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What is a web development / design brief?

A development / design brief is an essential document that you produce for your web developer that covers the task at hand, the objectives of the project, the strategic direction of the design and the elements that the website must contain.

Taking the time to create this document ensures that both the client and designer are on the same wavelength throughout the design process and leaves no room for second-guessing, assumptions and mistakes.

As a client, the intrinsic result of writing a good brief is that you have considered in great detail what you want to achieve from the project. Your expectations are far more likely to be realistic and the communication during the process of building your site will run smoothly.

Every project is different, therefore the guide below may vary depending on the project.


How do I write a brief?

The first thing is to ensure you get executive or management buy-in before you approach the developer / designer. If key stakeholders of your business have participated in defining the goals of the website, you can be confident in handling the rest of the project.

The next stage is to answer the series of questions below. By systematically working through these you will consider everything you need to in order to provide a web designer with enough information to meet, or indeed exceed, your expectations and help you achieve your business goals.

1. What is your budget?

Too often, clients are reluctant to discuss budget in the initial stages of communication. If this is a sensitive subject for you, consider these points:

  • By being open and frank about your available budget, we can create a realistic proposal for the project and manage your expectations from the start.
  • A freelancer may seem cheaper initially but you are paying for one individual’s skills and experience.
  • A web develment company with marketing knowledge brings the combined skills and experience of its team, and the reputation and recommendations that come from working with a greater number of clients. The support and ongoing site maintenance is often better too!
  • When do you need the site to be completed and live? By being honest about budget and timeframe, we can plan an appropriate work schedule.

2. What is your business?

  • How big is the company and how many employees?
  • What is the history?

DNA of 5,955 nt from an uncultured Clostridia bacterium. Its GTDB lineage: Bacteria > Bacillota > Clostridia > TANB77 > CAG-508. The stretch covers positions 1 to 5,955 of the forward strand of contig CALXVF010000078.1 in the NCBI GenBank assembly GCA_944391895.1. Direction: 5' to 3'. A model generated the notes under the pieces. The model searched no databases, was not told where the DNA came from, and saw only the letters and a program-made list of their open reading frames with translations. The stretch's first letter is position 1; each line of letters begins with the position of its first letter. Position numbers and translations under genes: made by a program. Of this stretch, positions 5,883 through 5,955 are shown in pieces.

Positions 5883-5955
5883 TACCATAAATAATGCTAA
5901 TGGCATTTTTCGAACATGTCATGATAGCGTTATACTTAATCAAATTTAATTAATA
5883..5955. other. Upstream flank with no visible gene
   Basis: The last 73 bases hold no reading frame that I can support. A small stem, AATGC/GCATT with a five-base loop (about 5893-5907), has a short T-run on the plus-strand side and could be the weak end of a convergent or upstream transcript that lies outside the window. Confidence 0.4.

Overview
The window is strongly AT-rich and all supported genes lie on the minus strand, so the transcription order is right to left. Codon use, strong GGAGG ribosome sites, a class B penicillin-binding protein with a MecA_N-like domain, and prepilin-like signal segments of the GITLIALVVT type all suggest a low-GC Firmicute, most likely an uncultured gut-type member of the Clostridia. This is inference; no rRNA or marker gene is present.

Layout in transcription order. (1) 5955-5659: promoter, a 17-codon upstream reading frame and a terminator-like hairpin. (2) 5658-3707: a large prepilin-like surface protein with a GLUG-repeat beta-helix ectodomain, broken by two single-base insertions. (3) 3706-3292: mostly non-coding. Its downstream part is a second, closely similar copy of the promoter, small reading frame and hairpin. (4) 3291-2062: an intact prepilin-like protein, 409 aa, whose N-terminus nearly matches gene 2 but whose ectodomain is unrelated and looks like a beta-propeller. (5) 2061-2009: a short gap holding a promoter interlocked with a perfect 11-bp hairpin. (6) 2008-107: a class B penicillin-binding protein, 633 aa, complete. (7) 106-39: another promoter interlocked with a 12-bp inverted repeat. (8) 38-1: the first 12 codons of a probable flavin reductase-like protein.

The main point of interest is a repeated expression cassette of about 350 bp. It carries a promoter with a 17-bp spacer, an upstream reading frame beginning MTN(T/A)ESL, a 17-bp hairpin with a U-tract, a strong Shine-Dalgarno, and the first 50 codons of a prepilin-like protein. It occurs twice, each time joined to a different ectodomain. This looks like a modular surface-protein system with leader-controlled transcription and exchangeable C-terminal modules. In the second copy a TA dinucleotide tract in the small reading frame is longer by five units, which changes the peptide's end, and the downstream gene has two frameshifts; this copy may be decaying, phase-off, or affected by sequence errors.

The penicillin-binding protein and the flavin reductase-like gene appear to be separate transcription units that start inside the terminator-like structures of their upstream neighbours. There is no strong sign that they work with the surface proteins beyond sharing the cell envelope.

• What are the company values?
  • What are the short term and long term goals of the business?
  • Who are your competitors?
  • How do you differ from your competitors?
  • What is your USP (Unique Selling Point) ?
  • Who are your customers and prospects?
  • What ten words would you use to describe your company?

Don’t assume we will already understands everything about your business. A local company’s website will be entirely different to that of a global company. Is one of the aims of a new site to appeal to a wider audience perhaps? Or meet the needs of your current market more efficiently? The demographic of your target market will significantly affect the look and feel of the site. An explanation of the business decision behind getting a new site is often really helpful.

3. What kind of website do you want?

  • Why do you want a new website?
  • What did you like and dislike about the old one?
  • What DON’T you want from a new site?
  • What other websites do you like and what is it you like about them? (These don’t have to be industry specific!)
  • What do you want your customers to do with the site? (Is it to encourage purchase, to inform or educate? etc)
  • What are your long term plans for the site?
  • Who will liase with the designer and provide copy and images?
  • Who will be responsible for updating the site? (How tech-savvy are they? This may prompt a discussion of maintenance agreement options)

Be specific about what you like about another website – is it the overall design, typography, layout, colours, images, ease of use, the atmosphere the design creates etc? If you have different long term plans for the site, we may be able save you money in the long run by developing a CMS that can accommodate different requirements in the future.

4. Content and Function

  • What pages do you want and how many?
  • How much content is there and when/by whom will it be written?
  • Do you want to gain subscribers? (RSS or newsletter)
  • Do you require certain social integration with your networks? (Flickr, YouTube, Twitter, Facebook etc)
  • Do you require a site search facility?
  • Do you require a Googlemap?
  • Do you require an online form?
  • Do you need a Domain for your website?
  • Do you require Hosting for Website & Emails?

By answering all of these questions you have written a great design brief. To write the ultimate one, however, you can provide a sketch of page layout, of headings, of how you want pages to interact with each other, of where you want certain images placed etc .